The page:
This is the third Moock book I've read, and once again, cannot recommend it strongly enough. As usual, he writes with a clean, readable style. Complex topics are made accesible via authoritative knowledge and clear examples. The differences between ActionScript 1.0 (Flash MX Actionscript) and ActionScript 2.0 are explained. It's nice to know, and a little elss intimidating than I expected, that relatively little has changed with the language. His earlier work, the seminal "ActionScript for Flash MX: The Definitive Guide" is as indispensable as ever. Moock explains that less has changed with the actual language than has changed with "how" one writes an ActionScript application. He then explains Object Orient Programming as it relates to ActionScript 2.0 and provides a primer of best practices the budding (or established) programmer should follow. The book concludes with sample applications highlight various design patterns. After reading this masterpiece, you'll be less intimidated and more prepared to upgrade your coding efforts.
Yes, great book and no its not just a rewrite of his previous book. These are great points. There is alot missing from this book. There is nothing aboout mediaDisplay,controller and Slide classes, I could just go on. I have all of Collin's books and yes I have become a better programmer...I can build coin converters(yeah cause thats a real world example). Where is the beef Collin do you not know how to program a flash web site like [...] Maybe Collin Should take a look a flashmxpro.com and see what what people are doing with flash. How do you build a OOP flash website? I mean every book gives you great way to layout code but using what you learn from these books becomes hard. I just wish some book taught how to really build a website in flash. I dont mean a timeline based...I mean true OOP flash website from preloader to the programmed effects when going section to section. I know what these other rewiews are seeing that i'm not. I guess just drawn in because it is Collin Moock's book. Now i like to ask them to build a web site in just in OOP. I bet they couldn't. A coin converter yes, a web site no.
What a relief! I thought my project was a death march. Between: -- the enormous changes from AS 1.0, -- the bugs (perhaps not all that many, but occuring in critical spots), and -- the overly terse (to say the least) documentation from MM, I was ready to give up and become a greeter at Wal-mart. That's not to say that THIS book is verbose, because it's not. It is extremely terse, but not OVERLY terse: I read it with a highlighter in one hand, just to mark the sentences that would have been paragraphs if word-count were directly proportional to importance. Colin Moock says it once, and you'd better get it on the first pass. That's not a complaint, just an observation; a heads-up for those who skim. Pay attention! However, if you do pay attention, the essentials are all there, as advertised. They are in a logical order, they are well presented, and (hallmark of an experienced teacher) the consequences of mistakes are included. Just as good street directions include an "if you see _____, you need to turn around" clause, this book tells what will happen if you ignore an "essential" (or, for that matter, if you just choose a different way to skin a given cat.) In the same way, Moock is aware that this is an imperfect world; that object-orientation is a tool that makes sense in some situations, but not in all; and that sometimes good-enough is perfect. Not an OOP absolutist approach, at any rate. MM's implementation of ECMA script may be lacking in some of the finer points, and in some of the grosser points as well, but AS 2.0 is coming in, and AS 1.0 is going out -- at least for OOP. If you have any intention of adopting OOP practices in your Flash programming, you need this book.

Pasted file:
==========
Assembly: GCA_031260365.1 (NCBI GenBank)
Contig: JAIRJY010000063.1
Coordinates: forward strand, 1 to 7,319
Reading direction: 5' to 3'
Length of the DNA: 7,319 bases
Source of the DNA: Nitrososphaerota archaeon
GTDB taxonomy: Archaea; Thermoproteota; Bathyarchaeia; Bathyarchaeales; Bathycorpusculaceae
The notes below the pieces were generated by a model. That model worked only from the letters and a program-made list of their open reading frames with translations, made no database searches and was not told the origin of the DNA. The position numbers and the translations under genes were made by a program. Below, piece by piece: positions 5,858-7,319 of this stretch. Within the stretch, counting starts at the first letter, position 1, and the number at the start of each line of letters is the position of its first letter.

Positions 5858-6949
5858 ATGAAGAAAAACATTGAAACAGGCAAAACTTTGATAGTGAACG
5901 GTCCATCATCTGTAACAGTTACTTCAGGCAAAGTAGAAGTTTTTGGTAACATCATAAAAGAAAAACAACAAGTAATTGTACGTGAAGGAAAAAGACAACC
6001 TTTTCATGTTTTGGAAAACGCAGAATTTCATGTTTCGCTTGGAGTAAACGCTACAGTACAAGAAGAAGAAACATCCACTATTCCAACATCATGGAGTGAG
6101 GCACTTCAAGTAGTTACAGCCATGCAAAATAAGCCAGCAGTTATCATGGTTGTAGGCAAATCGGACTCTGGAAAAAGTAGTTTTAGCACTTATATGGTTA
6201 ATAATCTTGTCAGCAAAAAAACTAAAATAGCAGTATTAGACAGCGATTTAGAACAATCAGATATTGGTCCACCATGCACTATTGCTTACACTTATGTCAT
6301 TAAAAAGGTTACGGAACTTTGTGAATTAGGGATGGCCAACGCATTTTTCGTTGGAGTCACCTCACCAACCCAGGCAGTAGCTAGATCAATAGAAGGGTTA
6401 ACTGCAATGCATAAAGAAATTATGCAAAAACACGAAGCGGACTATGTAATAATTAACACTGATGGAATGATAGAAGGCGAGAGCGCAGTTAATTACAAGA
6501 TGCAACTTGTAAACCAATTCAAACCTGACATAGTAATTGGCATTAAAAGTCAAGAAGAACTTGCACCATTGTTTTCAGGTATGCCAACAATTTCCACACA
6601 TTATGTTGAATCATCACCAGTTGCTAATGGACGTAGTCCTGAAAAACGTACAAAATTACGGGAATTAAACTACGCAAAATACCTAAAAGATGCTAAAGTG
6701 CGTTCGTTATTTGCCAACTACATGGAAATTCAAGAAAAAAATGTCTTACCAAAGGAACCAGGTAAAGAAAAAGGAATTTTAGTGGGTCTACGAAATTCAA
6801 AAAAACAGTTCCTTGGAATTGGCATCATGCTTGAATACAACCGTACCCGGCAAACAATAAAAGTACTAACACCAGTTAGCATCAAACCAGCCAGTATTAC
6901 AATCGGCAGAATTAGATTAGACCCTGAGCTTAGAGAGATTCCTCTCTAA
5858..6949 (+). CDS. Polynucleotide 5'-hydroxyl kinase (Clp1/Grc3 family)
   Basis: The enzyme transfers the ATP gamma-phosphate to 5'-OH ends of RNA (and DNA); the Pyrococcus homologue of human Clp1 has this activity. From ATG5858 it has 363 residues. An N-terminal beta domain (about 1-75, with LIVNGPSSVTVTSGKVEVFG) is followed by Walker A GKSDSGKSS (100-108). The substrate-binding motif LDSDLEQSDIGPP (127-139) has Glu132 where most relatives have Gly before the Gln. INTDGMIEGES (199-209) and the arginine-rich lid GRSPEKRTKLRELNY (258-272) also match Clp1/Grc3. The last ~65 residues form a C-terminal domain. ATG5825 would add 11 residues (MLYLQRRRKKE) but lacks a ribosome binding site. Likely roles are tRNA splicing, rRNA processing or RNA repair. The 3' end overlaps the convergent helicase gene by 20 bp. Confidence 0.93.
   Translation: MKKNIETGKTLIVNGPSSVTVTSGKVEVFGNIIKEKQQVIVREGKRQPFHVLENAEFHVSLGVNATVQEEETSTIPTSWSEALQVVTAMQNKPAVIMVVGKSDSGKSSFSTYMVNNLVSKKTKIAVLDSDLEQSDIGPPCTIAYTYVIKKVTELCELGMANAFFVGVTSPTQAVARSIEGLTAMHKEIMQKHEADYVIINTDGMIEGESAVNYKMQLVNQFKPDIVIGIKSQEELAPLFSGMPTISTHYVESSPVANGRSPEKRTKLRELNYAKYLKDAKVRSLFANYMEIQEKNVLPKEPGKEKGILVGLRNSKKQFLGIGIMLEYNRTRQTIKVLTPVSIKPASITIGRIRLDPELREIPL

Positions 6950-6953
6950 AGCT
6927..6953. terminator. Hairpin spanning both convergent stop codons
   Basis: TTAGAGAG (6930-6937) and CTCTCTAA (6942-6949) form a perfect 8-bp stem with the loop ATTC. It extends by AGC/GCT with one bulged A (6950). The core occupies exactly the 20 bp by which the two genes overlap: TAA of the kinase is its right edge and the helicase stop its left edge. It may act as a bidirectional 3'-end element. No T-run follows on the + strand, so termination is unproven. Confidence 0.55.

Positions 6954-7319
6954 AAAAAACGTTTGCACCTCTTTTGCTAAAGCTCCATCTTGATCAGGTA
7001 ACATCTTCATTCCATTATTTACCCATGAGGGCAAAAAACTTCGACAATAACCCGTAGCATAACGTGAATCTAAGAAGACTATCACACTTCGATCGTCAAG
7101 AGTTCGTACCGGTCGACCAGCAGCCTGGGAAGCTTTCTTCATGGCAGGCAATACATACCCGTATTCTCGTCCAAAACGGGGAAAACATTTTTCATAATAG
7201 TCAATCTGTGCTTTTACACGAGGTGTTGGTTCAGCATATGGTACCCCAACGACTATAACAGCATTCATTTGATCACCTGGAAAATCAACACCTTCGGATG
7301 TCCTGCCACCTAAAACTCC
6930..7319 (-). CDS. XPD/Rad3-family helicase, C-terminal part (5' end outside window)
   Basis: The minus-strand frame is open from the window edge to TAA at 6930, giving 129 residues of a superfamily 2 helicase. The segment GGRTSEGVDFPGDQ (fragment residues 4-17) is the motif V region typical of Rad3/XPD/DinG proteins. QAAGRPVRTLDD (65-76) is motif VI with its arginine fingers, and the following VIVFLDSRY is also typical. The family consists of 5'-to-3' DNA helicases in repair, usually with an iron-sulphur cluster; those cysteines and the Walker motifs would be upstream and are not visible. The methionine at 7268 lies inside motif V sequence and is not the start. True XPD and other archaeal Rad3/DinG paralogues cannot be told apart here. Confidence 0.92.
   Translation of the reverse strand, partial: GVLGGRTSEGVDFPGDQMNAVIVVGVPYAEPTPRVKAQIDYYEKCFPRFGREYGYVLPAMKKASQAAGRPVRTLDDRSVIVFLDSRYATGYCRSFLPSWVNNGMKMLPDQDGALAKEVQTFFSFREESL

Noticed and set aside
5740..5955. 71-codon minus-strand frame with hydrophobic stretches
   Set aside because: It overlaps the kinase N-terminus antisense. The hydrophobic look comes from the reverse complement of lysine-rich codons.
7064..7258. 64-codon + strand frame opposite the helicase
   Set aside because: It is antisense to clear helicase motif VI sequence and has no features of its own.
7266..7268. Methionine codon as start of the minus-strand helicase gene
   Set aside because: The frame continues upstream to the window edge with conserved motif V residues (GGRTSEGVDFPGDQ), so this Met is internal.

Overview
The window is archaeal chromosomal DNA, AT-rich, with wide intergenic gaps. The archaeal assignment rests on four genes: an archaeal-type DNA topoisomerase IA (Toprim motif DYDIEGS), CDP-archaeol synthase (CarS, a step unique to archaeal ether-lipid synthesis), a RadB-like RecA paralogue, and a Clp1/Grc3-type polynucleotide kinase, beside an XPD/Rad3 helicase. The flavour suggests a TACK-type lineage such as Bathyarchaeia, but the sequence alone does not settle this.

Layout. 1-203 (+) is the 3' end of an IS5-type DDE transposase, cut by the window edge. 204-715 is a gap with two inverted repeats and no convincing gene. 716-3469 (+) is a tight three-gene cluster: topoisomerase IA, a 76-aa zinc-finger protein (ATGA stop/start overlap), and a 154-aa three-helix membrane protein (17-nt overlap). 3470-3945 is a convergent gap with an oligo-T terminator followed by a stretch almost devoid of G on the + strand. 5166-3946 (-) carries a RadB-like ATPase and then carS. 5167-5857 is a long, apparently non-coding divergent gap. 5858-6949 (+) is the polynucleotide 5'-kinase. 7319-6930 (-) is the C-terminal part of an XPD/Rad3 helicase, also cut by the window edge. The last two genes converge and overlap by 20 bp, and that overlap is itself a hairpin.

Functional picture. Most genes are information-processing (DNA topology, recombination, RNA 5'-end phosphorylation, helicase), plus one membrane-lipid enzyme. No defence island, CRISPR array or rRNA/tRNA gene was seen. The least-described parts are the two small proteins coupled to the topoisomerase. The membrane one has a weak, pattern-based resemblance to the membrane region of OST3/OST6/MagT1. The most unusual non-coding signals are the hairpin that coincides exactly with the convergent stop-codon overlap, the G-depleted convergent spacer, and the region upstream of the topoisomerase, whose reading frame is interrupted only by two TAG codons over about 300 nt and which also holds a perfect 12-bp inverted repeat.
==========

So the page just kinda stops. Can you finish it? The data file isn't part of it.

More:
You know ActionScript has come of age when a book like this comes out. Colin Moock had already written arguably the bible on ActionScript 1.0, and though I was worried at the decision that this book was to be a supplement to ActionScript for Flash MX, rather than a sequel, I now couldn't agree more with the logic. The resultant book would have been too big for its binding!!! Technically perfect, this book reminds me of why I fell in love with O'Reilly books in the first place. It reminds me of my first read of Larry Wall's Programming Perl book: concise, authoritative, and not without a bit of humor! And let me tell you, nowhere is humor more difficult than in a computer book, am I right? Mr. Moock leads us down a path that teaches how to actually write an application in Flash. And you didn't think it was possible! Believe me, I had my doubts too, but the fact that the book applies several design patterns to Flash programming by the end speaks for itself. When you're ready to write mature, object-oriented applications in ActionScript 2.0, you're ready to pick this one up.